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Saturday, April 7, 2018.

Address by Arjune Teeluck on the occasion of the visit to the home of Centenarian Sadvi Phool Jankie by The High Commissioner of India to Trinidad & Tobago.

Namaste, Sita Ram, Salaam:

Let me first, on the behalf of Centenarian Sadvi Phool Jankie and family; extend our warmest welcome to His Excellency the High Commissioner of India to Trinidad and Tobago, Shri Biswadip Dey, and (Shrimati Dey). It is indeed a great honour and privilege for us all to be graced, honourable Sir, by your Excellency’s esteemed presence. We extend special welcome also to other distinguished members of your office for joining with us on this special occasion. This is the very first visit of a High Commissioner of India to our humble village home. Realize-Mandingo.

Ma - Sadvi Phool Jankie recently celebrated her 100th birthday: She is the matriarch of this family. One that has always cherished our rich Indo-ancestral, religio-cultural heritage. It is noteworthy to mention however, that while we have always maintained this sacred loyalty to India, our loyalty to this land of our birth has not in any way been compromised. Here we always refer lovingly to Trinidad and Tobago as ‘mother Trinidad and Tobago’ and to India, as ‘grandmother India’.

Sadvi Phool Jankie and her late Husband, Sadhu Teeluck Jankie came from a line of ‘Sadhus’. Janki Sadhu, father of Teeluck Jankie came from a rural village, Jaunpur, Uttar Pradesh, India.

Sadhu Teeluck Jankie was well versed in Hindi (Bhojpuri) and had a good understanding of Sanskrit. He would read religiously from the holy Ramayana and the Mahabharata daily. He would lead in regular nightly ‘satsangs’ both here at home and at the homes of villagers. Ma on the other hand, had an exemplary grasp of our oral folk traditions. She would tell us stories in her own unique style that were oftentimes filled with humour but which were always as intellectually stimulating as they were soulfully edifying.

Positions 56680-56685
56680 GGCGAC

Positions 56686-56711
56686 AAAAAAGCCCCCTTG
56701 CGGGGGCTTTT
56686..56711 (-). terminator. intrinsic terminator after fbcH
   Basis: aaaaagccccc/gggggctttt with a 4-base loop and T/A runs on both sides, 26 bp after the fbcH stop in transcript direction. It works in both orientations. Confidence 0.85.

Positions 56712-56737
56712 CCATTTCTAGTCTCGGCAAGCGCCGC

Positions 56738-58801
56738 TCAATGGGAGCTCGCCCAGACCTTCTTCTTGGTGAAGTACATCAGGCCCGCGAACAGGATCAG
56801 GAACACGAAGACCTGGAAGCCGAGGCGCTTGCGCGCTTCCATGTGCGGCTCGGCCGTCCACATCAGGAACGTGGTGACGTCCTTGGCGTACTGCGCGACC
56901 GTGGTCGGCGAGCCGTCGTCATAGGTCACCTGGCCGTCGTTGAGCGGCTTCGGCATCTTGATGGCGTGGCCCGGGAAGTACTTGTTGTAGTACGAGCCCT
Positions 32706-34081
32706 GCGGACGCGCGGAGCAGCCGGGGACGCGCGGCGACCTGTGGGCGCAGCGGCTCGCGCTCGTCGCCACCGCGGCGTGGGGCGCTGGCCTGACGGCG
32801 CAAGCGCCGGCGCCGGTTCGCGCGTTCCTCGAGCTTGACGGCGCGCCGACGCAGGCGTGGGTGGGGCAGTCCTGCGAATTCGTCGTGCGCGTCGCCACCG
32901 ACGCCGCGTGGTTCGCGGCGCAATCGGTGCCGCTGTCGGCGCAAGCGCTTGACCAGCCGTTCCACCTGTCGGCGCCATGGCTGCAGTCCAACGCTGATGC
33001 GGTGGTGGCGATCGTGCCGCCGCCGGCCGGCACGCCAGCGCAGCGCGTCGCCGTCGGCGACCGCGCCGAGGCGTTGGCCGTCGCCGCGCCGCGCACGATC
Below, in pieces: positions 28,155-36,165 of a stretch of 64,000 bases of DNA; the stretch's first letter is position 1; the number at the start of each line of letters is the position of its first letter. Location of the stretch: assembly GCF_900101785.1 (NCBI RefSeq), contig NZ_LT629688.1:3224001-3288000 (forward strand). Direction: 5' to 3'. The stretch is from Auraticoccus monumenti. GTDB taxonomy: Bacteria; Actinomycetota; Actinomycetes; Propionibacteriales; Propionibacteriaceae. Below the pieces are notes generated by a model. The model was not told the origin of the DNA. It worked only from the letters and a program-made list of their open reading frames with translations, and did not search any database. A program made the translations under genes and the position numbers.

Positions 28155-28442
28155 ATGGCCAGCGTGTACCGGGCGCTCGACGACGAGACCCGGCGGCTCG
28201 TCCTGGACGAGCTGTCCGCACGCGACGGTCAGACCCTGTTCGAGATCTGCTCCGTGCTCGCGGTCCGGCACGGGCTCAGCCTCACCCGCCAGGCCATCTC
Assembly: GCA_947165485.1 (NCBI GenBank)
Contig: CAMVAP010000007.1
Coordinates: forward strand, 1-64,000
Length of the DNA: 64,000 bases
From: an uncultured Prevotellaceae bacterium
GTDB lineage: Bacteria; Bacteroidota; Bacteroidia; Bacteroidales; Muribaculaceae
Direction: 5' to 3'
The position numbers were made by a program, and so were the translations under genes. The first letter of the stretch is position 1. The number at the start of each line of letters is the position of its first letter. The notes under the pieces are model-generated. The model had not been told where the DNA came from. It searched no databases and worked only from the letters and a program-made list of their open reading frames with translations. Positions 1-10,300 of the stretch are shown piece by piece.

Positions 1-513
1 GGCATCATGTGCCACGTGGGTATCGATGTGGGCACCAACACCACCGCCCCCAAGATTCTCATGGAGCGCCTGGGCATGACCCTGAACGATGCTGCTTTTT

Let me entertain you with one of her more popular stories, a comedy: This story is about a ‘dotish’ king (dotish - foolish/simpleton) who ruled over a dotish kingdom. Now one day while this dotish king was having a dotish meeting with his dotish ministers, a dotish ‘sepahi’ (policeman) disturbed the meeting shouting, “King, king, somebody just killed a man in the courtyard”. The king promptly replied, “Well go and hang the killer”. The sepahi left but soon returned shouting again, “King, king, our noose does not fit the killer’s neck”. The king replied; “Then, hang anyone who the noose fits”! Epilogue: Now because of this incident, all the people of the kingdom continuously reminded each other of this incident and so were always vigilant in ensuring that no one killed anyone. There were no other murders in the kingdom to this day!). Moral: Don’t hang someone just because they fit your noose.

I am sure you enjoyed this story and that you would agree with in calling for these stories be compiled in book from, so that the future may not be denied of it rich literary content.

In conclusion my dear brothers and sisters,

I am reminded to tell you that soon we will be publishing an autobiography titled, “Centenarian Sadvi Phool Jankiji”. This publication will surly serve to remind us of one who is the very embodiment of our Indo-Caribbean experience. Ma Janki, our family, relatives, villagers and the entire Indo-Caribbean diaspora, can justly be proud of this legacy and for this tribute by Your Excellency, High Commissioner of India, land of our ancestors. Today we celebrate our ‘PRIDE OF PLACE’ and on behalf of Ma, as she is lovingly called by all our villagers regardless of race or religion, we thank you all or being part of this tremendous experience.

Thank you.

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